Armin Biere, Vijay Ganesh, Martin Grohe, Jakob Nordström, and Ryan Williams. Theory and Practice of SAT Solving (Dagstuhl Seminar 15171). In Dagstuhl Reports, Volume 5, Issue 4, pp. 98-122, Schloss Dagstuhl – Leibniz-Zentrum für Informatik (2015)


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@Article{biere_et_al:DagRep.5.4.98,
  author =	{Biere, Armin and Ganesh, Vijay and Grohe, Martin and Nordstr\"{o}m, Jakob and Williams, Ryan},
  title =	{{Theory and Practice of SAT Solving (Dagstuhl Seminar 15171)}},
  pages =	{98--122},
  journal =	{Dagstuhl Reports},
  ISSN =	{2192-5283},
  year =	{2015},
  volume =	{5},
  number =	{4},
  editor =	{Biere, Armin and Ganesh, Vijay and Grohe, Martin and Nordstr\"{o}m, Jakob and Williams, Ryan},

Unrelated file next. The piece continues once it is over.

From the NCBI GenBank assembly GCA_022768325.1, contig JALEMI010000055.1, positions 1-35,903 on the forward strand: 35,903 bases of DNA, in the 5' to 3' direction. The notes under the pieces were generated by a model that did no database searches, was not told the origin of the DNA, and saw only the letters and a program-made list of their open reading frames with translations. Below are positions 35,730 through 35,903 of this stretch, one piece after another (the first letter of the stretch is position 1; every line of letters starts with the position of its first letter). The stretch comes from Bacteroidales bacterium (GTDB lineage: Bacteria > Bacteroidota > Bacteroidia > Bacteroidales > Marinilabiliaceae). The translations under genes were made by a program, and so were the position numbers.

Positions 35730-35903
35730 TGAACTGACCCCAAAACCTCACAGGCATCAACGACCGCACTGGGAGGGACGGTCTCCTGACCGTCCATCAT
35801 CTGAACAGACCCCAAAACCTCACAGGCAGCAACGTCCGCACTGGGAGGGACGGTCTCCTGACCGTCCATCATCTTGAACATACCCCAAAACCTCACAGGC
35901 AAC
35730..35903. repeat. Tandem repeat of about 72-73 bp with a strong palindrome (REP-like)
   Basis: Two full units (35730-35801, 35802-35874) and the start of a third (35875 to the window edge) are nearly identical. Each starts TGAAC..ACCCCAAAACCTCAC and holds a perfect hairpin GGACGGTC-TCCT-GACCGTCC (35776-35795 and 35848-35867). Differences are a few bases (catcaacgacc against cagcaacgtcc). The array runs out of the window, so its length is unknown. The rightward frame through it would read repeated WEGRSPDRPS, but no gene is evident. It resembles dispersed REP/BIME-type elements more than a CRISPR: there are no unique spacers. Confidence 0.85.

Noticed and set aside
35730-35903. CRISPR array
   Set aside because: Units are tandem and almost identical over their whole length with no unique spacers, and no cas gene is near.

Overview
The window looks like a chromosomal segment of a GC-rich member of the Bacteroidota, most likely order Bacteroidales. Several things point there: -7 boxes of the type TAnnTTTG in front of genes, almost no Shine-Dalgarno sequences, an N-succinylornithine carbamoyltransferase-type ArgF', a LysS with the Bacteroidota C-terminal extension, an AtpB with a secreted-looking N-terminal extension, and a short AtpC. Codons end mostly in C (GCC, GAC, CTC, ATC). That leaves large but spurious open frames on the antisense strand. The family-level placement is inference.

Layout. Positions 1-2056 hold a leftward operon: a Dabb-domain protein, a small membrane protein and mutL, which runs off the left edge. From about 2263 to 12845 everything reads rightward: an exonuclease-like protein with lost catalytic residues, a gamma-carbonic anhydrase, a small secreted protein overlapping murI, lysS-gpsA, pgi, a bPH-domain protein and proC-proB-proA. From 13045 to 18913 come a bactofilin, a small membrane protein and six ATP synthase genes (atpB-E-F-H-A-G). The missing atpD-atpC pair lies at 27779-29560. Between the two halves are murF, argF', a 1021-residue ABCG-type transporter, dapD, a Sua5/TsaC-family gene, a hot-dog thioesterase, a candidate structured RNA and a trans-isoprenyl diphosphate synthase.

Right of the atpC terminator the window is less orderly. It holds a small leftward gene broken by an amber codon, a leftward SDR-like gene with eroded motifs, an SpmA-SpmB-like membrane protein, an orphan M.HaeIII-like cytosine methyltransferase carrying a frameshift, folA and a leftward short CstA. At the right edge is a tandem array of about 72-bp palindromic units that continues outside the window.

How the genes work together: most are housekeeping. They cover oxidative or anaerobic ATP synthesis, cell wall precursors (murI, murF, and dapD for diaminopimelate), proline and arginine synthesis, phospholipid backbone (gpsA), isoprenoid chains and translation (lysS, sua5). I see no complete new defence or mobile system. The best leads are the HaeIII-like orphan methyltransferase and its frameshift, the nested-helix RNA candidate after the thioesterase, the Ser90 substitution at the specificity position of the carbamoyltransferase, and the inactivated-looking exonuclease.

publisher =	{Schloss Dagstuhl -- Leibniz-Zentrum f{\"u}r Informatik},
  address =	{Dagstuhl, Germany},
  URL =		{https://drops.dagstuhl.de/entities/document/10.4230/DagRep.5.4.98},
  URN =		{urn:nbn:de:0030-drops-53520},
  doi =		{10.4230/DagRep.5.4.98},
  annote =	{Keywords: SAT, Boolean SAT solvers, SAT solving, conflict-driven clause learning, Gr\"{o}bner bases, pseudo-Boolean solvers, proof complexity, computational complexity, parameterized complexity}
}
Document
Symbolic Execution and Constraint Solving (Dagstuhl Seminar 14442)

Authors: Christian Cadar, Vijay Ganesh, Raimondas Sasnauskas, and Koushik Sen

Published in: Dagstuhl Reports, Volume 4, Issue 10 (2015)


Abstract